USA – Cargill’s full-year revenues decreased 1% to US$113.5 billion as uncertain global business environment slowed down earnings during the period.
In the fiscal 2019 fourth quarter ended May 31, 2019, operating earnings were US$476 million, down 41% from the US$809 million earned in last year’s record fourth quarter.
For the 12 months, net earnings decreased 17% to US$2.56 billion despite continued investments in key markets and sustainable supply chains.
Earnings were led by North American protein business by combining strong demand for beef and eggs with consumer insights that helped customers win in local markets.
Dave MacLennan, Cargill’s chairman and chief executive officer said the company targets to accelerate growth in specific market segments through more value creation for customers.
“Throughout the year, we faced a very challenging global business environment that slowed earnings,” said Dave MacLennan.
“Still, we improved performance in several food and financial businesses and significantly reduced costs companywide.”
In Food Ingredients & Applications segment, starches and sweeteners recorded improved sales volume in North America though this was offset by higher energy and raw material costs in Europe.
European business was impacted by lower sales volume and higher operating costs in North America while higher salt earnings in the fourth period were contributed by sales of salts for food and water quality applications.
Origination & Processing was impacted by U.S.-China trade feuds especially in corn and oilseeds.
Grain marketing and transportation activities was also slowed by adverse wet weather in the U.S.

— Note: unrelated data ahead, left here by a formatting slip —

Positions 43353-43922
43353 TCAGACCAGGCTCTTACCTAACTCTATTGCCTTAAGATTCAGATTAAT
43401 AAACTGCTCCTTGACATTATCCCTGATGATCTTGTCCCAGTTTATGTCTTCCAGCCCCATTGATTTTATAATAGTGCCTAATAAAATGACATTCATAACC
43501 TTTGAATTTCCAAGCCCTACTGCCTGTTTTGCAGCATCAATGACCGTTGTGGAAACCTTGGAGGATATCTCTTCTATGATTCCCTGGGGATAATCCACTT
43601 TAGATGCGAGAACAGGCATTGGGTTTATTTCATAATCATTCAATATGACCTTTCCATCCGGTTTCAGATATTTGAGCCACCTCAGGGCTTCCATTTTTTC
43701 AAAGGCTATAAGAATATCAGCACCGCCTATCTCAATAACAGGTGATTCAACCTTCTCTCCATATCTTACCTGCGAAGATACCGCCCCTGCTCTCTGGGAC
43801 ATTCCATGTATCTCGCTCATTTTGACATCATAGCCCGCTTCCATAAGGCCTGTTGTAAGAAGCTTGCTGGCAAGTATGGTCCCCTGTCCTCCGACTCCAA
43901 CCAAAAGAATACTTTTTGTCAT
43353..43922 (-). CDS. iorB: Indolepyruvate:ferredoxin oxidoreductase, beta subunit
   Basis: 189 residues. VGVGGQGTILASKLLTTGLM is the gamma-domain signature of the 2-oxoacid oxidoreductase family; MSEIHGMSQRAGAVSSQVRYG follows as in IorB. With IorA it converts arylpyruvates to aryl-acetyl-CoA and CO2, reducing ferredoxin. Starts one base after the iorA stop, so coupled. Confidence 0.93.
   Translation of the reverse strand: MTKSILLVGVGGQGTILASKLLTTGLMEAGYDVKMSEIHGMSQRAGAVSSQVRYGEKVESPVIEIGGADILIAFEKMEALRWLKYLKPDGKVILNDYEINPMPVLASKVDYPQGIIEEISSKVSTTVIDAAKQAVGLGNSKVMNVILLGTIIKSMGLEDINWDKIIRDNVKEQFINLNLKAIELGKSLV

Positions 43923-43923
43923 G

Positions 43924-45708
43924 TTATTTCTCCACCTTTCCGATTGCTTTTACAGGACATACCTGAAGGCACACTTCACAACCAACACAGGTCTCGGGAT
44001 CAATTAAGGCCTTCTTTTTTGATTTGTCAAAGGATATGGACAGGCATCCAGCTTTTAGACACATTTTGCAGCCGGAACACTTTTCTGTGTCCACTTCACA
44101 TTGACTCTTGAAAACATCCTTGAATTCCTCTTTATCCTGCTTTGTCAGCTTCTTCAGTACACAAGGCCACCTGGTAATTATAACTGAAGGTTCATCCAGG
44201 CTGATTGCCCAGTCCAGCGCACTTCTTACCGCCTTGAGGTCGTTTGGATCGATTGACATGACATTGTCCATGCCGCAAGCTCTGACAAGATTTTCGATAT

Earnings in South America were held back by a crop shortfall in Paraguay and a difficult crush environment in Argentina while in Europe, lower results were attributed to softening profitability in biodiesel.
Boost from protein
Animal Nutrition & Protein was the biggest contributor to Cargill’s earnings for the quarter though the North American protein business was lower than last year as a result of spring flooding in the U.S. Midwest.
Global poultry business was offset by market and operating challenges across regions while the entire animal nutrition segment suffered from reduction in feed demand resulting from the culling of pigs in China and nearby countries to control the incidence of African swine fever.
In Asia, Cargill boosted its market presence by opening a US$50 million poultry processing facility, increasing capacity for cooked chicken products.
Cargill said it is constructing a flagship facility for producing premixes and specialty feeds for young animals in Jiangxi province and is expected to be operational by the end of 2020.
To meet the specialized animal nutrition needs of customers in the Middle East and North Africa, Cargill opened a state-of-the-art premix plant in Jordan.
In May, the company invested in Israeli cultured meat company, Aleph Farms, a move it said would meet consumer demand for animal protein.